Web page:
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Dickens Gone a-Wry : Theater: Daniel Sullivan's 'Inspecting Carol' in Laguna is a spoof of the Christmas classic that the playwright swears he loves.

November 15, 1994|MARK CHALON SMITH | SPECIAL TO THE TIMES

LAGUNA BEACH — Daniel Sullivan is used to the question: So what's the deal--don't you like Christmas?

Laughter precedes his practiced denial. "Oh, I love Christmas. And I love 'A Christmas Carol.' This is just fun, a farce."

The head of the nationally respected Seattle Repertory Theatre is defending a wry little comedy called "Inspecting Carol," which he wrote in 1991 in collaboration with members of his troupe. It uses a small playhouse production of Charles Dickens' seasonal standby as a springboard for some outrageous humor.

On the eve of the Laguna Playhouse's staging of "Inspecting Carol" (in previews tonight and Wednesday, it opens Thursday), Sullivan notes that "there were a lot of reasons why we thought this would be ironic and why we did it, but one was that so many theaters use 'A Christmas Carol' as an annual fund-raiser. It's become this cash cow, and that makes it good to play around with."

He took his play's basic idea from Gogol's "The Inspector General," in which a corrupt town falls all over itself trying to bribe a clerk thought to be a powerful government investigator.

In Sullivan's incarnation, a woeful theater troupe mistakes a very bad traveling actor as a representative of the National Endowment for the Arts who has come to evaluate the company. Eager to keep its funding, the troupe gives him a key role in its production of "A Christmas Carol," with terrible results.

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Sullivan says his inspiration came several years ago when he was serving on an NEA panel that considers funding for drama groups.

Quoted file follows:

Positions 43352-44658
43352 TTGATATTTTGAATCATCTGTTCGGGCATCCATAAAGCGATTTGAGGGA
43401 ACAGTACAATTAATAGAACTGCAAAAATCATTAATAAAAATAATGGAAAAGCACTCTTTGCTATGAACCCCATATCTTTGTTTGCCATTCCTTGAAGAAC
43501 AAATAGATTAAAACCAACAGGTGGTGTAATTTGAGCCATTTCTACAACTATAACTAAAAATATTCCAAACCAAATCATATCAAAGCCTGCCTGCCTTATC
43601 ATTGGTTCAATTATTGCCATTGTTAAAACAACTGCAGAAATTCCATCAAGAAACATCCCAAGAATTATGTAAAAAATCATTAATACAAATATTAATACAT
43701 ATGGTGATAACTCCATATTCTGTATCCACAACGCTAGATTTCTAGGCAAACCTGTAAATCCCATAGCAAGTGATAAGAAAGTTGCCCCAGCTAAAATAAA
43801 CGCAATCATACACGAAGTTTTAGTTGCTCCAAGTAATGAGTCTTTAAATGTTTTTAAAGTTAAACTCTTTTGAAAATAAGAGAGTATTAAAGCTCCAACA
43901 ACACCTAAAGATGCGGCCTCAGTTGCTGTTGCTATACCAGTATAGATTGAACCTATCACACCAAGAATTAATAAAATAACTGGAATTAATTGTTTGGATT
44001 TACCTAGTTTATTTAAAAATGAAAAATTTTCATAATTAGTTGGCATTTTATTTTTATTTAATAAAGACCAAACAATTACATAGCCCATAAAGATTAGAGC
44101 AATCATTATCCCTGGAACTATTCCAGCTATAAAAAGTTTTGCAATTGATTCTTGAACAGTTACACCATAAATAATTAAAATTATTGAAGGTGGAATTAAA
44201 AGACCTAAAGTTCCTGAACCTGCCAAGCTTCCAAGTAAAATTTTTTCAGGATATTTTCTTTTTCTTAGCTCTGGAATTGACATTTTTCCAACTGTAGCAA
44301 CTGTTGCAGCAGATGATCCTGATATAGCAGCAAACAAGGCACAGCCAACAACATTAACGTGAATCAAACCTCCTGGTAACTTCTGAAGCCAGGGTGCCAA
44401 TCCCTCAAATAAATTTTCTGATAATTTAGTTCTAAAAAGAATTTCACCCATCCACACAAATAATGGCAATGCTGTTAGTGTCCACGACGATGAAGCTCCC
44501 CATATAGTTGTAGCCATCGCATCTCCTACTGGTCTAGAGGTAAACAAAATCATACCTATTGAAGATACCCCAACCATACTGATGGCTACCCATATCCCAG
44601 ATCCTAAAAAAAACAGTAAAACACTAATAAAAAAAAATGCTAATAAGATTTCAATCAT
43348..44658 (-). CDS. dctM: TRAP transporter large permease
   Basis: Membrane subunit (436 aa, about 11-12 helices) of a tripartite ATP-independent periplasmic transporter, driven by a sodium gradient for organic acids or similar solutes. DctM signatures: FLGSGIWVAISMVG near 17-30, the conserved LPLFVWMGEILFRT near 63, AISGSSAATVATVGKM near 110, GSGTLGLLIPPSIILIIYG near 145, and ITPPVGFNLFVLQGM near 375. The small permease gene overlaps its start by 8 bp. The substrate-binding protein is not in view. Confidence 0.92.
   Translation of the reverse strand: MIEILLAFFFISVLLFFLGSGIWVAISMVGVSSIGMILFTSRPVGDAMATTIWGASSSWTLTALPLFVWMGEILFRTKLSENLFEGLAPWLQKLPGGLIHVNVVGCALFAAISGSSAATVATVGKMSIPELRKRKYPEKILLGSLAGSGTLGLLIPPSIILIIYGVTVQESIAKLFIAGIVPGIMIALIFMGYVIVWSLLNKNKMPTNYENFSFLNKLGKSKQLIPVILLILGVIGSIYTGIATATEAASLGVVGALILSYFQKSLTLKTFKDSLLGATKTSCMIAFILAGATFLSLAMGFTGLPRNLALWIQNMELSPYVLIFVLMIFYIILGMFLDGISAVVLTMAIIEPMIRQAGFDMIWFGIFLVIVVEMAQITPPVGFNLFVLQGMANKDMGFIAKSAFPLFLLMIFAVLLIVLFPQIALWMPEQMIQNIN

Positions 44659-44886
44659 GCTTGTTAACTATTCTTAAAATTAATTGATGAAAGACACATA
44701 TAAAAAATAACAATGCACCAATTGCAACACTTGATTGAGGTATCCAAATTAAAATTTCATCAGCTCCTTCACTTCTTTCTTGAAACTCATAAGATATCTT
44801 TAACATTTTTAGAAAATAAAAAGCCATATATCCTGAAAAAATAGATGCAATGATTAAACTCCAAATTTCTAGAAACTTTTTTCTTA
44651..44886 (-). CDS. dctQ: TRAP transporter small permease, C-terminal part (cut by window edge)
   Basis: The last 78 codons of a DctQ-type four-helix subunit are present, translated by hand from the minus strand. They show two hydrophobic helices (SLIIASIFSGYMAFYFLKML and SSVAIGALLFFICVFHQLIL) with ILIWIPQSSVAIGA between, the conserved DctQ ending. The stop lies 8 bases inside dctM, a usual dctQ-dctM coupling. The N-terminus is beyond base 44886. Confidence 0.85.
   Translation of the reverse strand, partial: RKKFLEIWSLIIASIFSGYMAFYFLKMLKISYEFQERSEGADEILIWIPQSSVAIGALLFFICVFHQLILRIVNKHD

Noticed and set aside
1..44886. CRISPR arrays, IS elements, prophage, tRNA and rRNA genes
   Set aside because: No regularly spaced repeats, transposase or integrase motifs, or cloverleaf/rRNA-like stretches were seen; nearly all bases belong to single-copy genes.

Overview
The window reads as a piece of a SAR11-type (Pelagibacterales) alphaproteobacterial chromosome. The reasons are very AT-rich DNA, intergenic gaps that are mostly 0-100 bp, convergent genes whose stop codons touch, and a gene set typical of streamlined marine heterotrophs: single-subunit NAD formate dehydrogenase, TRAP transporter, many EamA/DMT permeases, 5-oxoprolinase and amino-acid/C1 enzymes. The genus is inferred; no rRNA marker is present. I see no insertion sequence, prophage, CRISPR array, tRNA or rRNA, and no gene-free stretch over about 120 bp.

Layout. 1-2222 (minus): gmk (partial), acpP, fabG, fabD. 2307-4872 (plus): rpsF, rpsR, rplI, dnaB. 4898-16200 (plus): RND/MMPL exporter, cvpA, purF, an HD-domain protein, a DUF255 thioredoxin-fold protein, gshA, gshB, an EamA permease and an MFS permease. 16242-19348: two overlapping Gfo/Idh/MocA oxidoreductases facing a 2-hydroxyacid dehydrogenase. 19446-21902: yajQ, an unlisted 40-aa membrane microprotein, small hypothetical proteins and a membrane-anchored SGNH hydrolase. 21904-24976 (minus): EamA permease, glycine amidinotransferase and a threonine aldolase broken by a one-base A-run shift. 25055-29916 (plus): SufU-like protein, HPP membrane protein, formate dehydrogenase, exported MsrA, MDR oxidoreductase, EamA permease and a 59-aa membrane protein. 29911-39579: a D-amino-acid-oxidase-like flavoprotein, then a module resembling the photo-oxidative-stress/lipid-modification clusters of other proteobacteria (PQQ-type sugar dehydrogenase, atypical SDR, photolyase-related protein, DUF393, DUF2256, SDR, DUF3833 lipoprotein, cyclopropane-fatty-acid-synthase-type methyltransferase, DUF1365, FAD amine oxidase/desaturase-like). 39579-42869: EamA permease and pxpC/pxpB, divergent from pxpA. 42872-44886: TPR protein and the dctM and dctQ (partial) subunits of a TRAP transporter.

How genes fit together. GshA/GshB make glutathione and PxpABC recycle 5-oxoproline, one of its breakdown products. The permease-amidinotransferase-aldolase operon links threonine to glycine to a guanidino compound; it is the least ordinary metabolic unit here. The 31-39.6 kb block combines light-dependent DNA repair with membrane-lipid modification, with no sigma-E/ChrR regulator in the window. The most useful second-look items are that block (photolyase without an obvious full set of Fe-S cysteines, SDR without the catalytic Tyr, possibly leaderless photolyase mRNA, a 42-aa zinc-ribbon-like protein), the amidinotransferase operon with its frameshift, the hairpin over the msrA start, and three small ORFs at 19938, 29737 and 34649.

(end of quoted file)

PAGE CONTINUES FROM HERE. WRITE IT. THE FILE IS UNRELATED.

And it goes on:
"We learned about a situation involving a playwright who was sent to write an evaluation (of a theater) that was in desperate trouble. The artistic director tried to bribe him by guaranteeing that one of his plays would be included in the theater's next season.

"The panel was shocked by the story. I thought it was hilarious."

The "Christmas Carol" setting was embraced quickly by Seattle Rep's veterans, most of whom, Sullivan says, had at one time or another acted in both meager and classy stagings of the classic and welcomed the opportunity to give it a goosing.

"Just the whole idea of trotting out the same old sets, the same old characters . . . it seemed liberating to us" to tease it a bit. "We also see (the show) as liberating to an audience" that may be overdosing on the sweetness of the season and looking for something different.

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The comedy's sardonic attitude may be black (there's even a suicide at one point), but, Sullivan assures, it is still good-natured and respectful. He points to his own admiration for "A Christmas Carol," which he describes as nothing less than "cultural iconography."

"Aside from the Nativity, there is no other story so easily understood as this one. All of these images (associated with Dickens' tale) are so clear that you don't have to explain them; they resonate with both children and adults."

As for the Laguna Playhouse, artistic director Andrew Barnicle says "Inspecting Carol" is ideal because the theater tries to avoid standard Christmas fare. "We don't do Christmas shows, (but this play retains) some of the spirit of the holidays. It's very funny, simply because 'A Christmas Carol' is so ripe for satire."

* Previews of the Laguna Playhouse production of "Inspecting Carol" are tonight and Wednesday at 8 at the Moulton Theater, 606 Laguna Canyon Road, Laguna Beach. $13. The regular run starts Thursday and will continue through Dec. 18 (Tuesdays through Saturdays at 8 p.m. and Sundays at 7 p.m. with Saturday and Sunday matinees at 2). $17 to $22. (714) 494-8021.

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